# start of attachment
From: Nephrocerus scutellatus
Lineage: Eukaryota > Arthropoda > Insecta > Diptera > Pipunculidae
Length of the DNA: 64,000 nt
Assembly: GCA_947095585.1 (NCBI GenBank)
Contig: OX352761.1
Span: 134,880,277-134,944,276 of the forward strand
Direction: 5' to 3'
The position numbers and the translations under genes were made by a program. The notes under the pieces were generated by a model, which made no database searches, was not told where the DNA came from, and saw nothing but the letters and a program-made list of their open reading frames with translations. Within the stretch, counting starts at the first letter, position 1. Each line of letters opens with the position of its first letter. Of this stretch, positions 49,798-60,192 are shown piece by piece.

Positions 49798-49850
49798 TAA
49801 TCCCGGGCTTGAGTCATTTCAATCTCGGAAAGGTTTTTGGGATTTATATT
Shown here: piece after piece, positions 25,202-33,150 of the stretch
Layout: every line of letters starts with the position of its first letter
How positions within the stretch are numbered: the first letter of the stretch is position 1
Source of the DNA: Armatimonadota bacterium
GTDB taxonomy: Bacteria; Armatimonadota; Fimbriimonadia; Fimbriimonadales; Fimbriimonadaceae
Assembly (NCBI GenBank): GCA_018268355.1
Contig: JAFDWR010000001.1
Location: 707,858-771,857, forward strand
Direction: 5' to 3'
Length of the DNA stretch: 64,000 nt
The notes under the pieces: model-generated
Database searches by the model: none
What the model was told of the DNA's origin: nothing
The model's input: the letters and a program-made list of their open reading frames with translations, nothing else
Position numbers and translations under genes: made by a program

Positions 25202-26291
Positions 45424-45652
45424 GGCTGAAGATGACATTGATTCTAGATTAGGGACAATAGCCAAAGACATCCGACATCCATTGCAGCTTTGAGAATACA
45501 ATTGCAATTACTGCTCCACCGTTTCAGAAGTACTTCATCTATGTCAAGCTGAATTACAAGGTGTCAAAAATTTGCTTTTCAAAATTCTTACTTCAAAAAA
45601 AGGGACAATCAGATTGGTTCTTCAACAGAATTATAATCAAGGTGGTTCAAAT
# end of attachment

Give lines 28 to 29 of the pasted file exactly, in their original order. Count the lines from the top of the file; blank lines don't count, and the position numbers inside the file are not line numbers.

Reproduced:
Positions 45424-45652
45424 GGCTGAAGATGACATTGATTCTAGATTAGGGACAATAGCCAAAGACATCCGACATCCATTGCAGCTTTGAGAATACA